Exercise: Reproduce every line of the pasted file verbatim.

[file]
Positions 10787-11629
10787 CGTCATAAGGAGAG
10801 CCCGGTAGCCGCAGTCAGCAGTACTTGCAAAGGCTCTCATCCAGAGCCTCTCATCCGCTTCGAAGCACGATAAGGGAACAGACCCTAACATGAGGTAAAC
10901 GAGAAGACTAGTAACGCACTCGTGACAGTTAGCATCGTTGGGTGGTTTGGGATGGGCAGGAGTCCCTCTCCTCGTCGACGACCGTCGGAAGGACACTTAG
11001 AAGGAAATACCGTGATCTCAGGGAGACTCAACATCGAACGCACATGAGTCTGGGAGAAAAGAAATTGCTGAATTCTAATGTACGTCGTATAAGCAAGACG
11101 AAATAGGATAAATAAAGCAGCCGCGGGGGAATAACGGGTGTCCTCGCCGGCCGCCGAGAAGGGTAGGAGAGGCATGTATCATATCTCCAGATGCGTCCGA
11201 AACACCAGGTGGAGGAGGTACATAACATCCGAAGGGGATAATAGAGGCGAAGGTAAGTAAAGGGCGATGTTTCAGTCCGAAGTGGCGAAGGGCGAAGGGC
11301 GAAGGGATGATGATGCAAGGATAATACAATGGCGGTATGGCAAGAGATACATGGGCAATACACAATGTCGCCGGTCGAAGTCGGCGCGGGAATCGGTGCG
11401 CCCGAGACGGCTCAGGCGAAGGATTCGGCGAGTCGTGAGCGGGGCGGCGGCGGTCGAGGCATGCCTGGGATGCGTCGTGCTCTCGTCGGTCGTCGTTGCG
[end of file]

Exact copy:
Positions 10787-11629
10787 CGTCATAAGGAGAG
10801 CCCGGTAGCCGCAGTCAGCAGTACTTGCAAAGGCTCTCATCCAGAGCCTCTCATCCGCTTCGAAGCACGATAAGGGAACAGACCCTAACATGAGGTAAAC
10901 GAGAAGACTAGTAACGCACTCGTGACAGTTAGCATCGTTGGGTGGTTTGGGATGGGCAGGAGTCCCTCTCCTCGTCGACGACCGTCGGAAGGACACTTAG
11001 AAGGAAATACCGTGATCTCAGGGAGACTCAACATCGAACGCACATGAGTCTGGGAGAAAAGAAATTGCTGAATTCTAATGTACGTCGTATAAGCAAGACG
11101 AAATAGGATAAATAAAGCAGCCGCGGGGGAATAACGGGTGTCCTCGCCGGCCGCCGAGAAGGGTAGGAGAGGCATGTATCATATCTCCAGATGCGTCCGA
11201 AACACCAGGTGGAGGAGGTACATAACATCCGAAGGGGATAATAGAGGCGAAGGTAAGTAAAGGGCGATGTTTCAGTCCGAAGTGGCGAAGGGCGAAGGGC
11301 GAAGGGATGATGATGCAAGGATAATACAATGGCGGTATGGCAAGAGATACATGGGCAATACACAATGTCGCCGGTCGAAGTCGGCGCGGGAATCGGTGCG
11401 CCCGAGACGGCTCAGGCGAAGGATTCGGCGAGTCGTGAGCGGGGCGGCGGCGGTCGAGGCATGCCTGGGATGCGTCGTGCTCTCGTCGGTCGTCGTTGCG